Overall, besides transient numbness, I now have trigeminal neuralgia, the right side of my face now feels permanently tight (imagine a facial mask left to harden and then not washed off ALL DAY), vertigo (not all the time – comes in episodes), tinnitus (episodic), and now the fun smelling smoke. BTW – I finished my second round of antibiotics for sinus infection yesterday. I haven’t felt sinus pressure weeks. So why the smoke smell? I’ve noticed it is worse in stressful situations.

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2 responses to “Reply to Jeanne’s Comment

  1. You told your MD about the smoke smell, right?

    Wow, it sounds like you have been through a lot!!! 😦 I hope they can find a good regimen for you. Sometimes it takes too long! I have a friend that has diabetes along with some other issues, and, she has the hardest time getting the right combo of medications.

    I hope you can find a better rhem…that guy sounds worthless!!!

  2. Endochick,

    I’m glad you like your neurologist! At least he hasn’t given up on you (I’ve had two do that with me). That’s amazing that he actually calls you with results… rare nowadays!! I’ve been “on display” in front of a team of doctors several times… so I know EXACTLY what you’re talking about.

    In fact, I recently had something posted on my sidebar about that show “House” as kind of an inside joke after you had sent me a twitter reference to the show. (My blog was getting too cluttered so I took it down). When that show came out and I first watched it, my husband and I just looked at the screen like, “hey THAT looks familiar… a bunch of doctors totally baffled/puzzled by a patient”!

    I too have been checked for MS over the years. It’s very frustrating when multiple doctors can’t figure out what’s wrong, when you keep hearing how “rare” your symptoms are, and when doctors say, “Hmm… I’ve never had a patient have this happen before” [insert doc’s blank stare here]. I’ve had plenty of docs make me feel like a freak of nature!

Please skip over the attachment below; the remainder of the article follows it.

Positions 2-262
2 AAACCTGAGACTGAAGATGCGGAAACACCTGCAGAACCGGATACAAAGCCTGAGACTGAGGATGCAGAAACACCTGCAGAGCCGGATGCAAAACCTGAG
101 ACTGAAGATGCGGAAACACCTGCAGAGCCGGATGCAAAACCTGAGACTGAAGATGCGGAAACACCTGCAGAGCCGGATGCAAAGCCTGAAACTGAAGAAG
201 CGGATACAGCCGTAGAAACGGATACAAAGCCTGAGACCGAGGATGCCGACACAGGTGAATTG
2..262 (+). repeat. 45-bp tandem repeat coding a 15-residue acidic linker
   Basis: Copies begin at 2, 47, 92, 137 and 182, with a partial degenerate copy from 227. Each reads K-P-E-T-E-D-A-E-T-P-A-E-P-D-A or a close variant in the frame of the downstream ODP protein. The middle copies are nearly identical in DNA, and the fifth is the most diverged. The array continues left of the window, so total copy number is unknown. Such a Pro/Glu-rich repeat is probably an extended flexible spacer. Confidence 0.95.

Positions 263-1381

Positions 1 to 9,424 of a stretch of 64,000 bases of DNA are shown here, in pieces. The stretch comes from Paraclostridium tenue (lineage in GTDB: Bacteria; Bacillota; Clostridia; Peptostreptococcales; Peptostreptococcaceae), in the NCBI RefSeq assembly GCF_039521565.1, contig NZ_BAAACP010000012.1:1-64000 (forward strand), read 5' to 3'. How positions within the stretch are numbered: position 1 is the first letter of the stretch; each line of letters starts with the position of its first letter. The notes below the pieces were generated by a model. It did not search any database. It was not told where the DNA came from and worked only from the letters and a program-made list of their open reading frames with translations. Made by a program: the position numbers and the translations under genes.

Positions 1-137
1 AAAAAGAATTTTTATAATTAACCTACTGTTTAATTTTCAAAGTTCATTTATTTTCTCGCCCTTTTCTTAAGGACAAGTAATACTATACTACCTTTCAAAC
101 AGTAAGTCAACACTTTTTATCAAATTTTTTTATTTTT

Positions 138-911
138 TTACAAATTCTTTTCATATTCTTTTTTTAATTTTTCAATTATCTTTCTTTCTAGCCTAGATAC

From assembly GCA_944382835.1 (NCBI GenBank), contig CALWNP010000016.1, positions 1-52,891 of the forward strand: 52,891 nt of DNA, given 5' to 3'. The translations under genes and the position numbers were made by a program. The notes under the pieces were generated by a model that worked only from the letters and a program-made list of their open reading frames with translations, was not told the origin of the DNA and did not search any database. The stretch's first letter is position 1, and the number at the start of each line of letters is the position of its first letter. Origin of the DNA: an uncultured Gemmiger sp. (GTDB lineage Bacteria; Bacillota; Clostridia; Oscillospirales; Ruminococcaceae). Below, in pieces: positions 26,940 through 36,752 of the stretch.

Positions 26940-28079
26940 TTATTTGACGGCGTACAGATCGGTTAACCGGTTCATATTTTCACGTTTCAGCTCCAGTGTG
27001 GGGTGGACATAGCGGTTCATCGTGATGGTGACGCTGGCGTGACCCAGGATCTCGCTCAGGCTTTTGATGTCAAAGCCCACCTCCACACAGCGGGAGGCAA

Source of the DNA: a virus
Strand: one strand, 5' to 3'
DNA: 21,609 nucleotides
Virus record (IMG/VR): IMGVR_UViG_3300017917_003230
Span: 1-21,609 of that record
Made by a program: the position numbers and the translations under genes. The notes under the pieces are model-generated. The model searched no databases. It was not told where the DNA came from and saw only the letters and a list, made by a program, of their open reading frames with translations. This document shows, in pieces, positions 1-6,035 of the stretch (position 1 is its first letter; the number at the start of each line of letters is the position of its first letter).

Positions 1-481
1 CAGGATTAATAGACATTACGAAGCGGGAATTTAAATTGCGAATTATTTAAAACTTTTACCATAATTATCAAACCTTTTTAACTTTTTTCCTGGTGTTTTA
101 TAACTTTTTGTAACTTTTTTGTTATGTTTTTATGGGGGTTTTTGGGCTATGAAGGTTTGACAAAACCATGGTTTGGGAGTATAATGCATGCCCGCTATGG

I’ve had panic attacks too (not from an MRI) so I know how scary that can be. I have also been to a rheumatologist (in my case to confirm my other doctor’s fibromyalgia diagnosis). The rheum freely admitted he couldn’t help me (long story).

    Like you, I’ve had my system “shocked” in a similar way… leading to many more diagnoses since.

    I had 18 sinus infections in less than 2 years. Knock on wood it’s been a good 5 months or so without any more of those… thank goodness. (Hooray… That means I can use my CPAP machine for my sleep apnea so I don’t stop breathing in my sleep. You gotta love it when your nose is too runny to use the CPAP at night to keep you breathing).

    The ENT had stuck a “telescope” up my nose and down my throat (yay!) and had done a CT scan of my sinuses: “verdict normal” somewhere in the middle of all of those infections to try to figure out what was going on. My PCP thinks the sinus trouble was allergy-induced and I think she’s right.

    I hope they can properly manage your trigeminal neuralgia and sodium problems. Do they check your electrolytes regularly? I’ve had some “sodium issues” too… not good.

    I just saw my endocrinologist today and now I have to get another ultrasound on my thyroid (she found a new nodule, different than the one I previously had a fine needle biopsy on… oh, lovely)…

    I really appreciate when the docs work as a team… like they should!! Is there another endocrinologist in your area who’d be a better “team player”? I know some cities have a shortage of endocrinologists. I know you don’t want to see the endocrinologist but if his “hands off” approach means some clue is getting missed for getting to the bottom of your problems, it might be worth searching for a new one!